The United States has gotten fairly adept at keeping track of people who are born here over the years. There are birth certificates, the issuance of Social Security numbers, announcements in newspapers and all manner of other proclamations when a new life enters the world. But when it comes to the other end of the lifespan scale we’ve mostly relied on the honor system when folks shuffle off this mortal coil. Once you’re dead, the government sort of counts on you remaining dead, and your friends and relatives are pretty good about acknowledging this unless you happen to live in one of those unfortunate zombie apocalypse areas.
Why should we care? Because the dead get up to all manner of shenanigans these days and it has people concerned. One of the latest is the outcry over the election being rigged, and a part of that is the unpleasant habit some of the deceased have acquired when it comes to voting. We’ve seen it in large numbers in the Los Angeles area, in Colorado, in Virginia and beyond.
But it’s not just voting. The dead are out there participating in other things as well. We see too many reports of fraud where Social Security checks are cashed by relatives of the dead, sometimes for decades. When children die in infancy, identity thieves wind up resurrecting them years later for any number of purposes. The fact is that when people die, their identity becomes available for nefarious purposes and there are all too many out there ready and willing to take advantage of it.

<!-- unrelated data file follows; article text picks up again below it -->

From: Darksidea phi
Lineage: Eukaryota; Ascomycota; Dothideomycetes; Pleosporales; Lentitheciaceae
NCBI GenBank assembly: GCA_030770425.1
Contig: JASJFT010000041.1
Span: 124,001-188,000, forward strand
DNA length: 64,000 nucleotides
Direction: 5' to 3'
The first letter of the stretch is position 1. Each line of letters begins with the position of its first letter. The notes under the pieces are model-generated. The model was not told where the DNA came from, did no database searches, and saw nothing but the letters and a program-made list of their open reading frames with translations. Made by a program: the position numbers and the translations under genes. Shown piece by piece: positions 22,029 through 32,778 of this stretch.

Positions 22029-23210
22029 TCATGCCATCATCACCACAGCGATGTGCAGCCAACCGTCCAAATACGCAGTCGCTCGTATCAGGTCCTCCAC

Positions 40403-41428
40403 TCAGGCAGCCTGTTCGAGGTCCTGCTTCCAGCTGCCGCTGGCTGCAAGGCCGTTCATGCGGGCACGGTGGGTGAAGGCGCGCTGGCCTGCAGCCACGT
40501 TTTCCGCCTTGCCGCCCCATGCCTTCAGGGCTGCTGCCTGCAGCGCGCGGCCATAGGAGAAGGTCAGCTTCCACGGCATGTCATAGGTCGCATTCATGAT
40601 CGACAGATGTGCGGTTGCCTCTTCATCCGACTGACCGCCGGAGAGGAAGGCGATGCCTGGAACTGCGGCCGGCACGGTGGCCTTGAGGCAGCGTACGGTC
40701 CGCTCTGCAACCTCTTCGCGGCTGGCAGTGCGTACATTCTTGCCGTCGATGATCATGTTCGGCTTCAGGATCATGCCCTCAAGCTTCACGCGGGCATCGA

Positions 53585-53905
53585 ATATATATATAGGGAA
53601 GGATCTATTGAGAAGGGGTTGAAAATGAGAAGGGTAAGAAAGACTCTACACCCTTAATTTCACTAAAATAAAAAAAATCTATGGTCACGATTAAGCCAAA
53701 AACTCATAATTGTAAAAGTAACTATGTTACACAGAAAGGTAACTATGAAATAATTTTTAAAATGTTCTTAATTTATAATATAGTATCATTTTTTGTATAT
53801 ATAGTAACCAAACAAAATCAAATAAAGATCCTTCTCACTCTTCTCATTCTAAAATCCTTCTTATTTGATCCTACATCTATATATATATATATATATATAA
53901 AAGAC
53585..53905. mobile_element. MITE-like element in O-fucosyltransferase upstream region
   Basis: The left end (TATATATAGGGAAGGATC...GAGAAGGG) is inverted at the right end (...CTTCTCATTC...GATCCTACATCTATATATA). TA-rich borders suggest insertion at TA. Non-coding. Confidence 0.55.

So why can’t we do an efficient job of tracking when people die as studiously as we do when they are born and make sure that information is available to applicable agencies? Would it really be that hard? When a person passes away there is almost always somebody – generally a doctor, coroner or other public official – who has to make a formal declaration that someone’s life has ended. There are death certificates filed in nearly every case and families often need them for legal reasons. It couldn’t be that tough for the states to institute a requirement that each incident of death, be it an infant or the very elderly, must be reported to a central collection point. That information could be promulgated to the voter registration system, Social Security, the DMV and all other record keeping authorities where concerns exist over misuse of the identities of the dead. And when a voter dies, the people controlling all of those log books in each precinct could simply draw a line through that name and annotate it with the date of death. Then, if a person shows up attempting to sign in and vote under that identity, the police could be immediately notified.
I bet you could cut down dramatically on the number of dead voters that way. And imagine how much money we could save through fraud prevention if all forms of direct benefits were no longer paid out the month after a confirmed notification of death. Is there really anything controversial about this idea?
Yes, privacy advocates and liberals will obviously complain that this is either Big Government stealing the data of citizens in the afterlife or some form of extreme ageism. But the privacy rights of the dead don’t strike me as much of an issue. And the government has a vested interest in knowing how many people there are in the country. It says so right in the Constitution. Surely knowing how many people die is right up there with tracking how many are born in that regard.
Would it be so terrible if we did a better job of tracking who died and making sure all applicable government entities knew about it?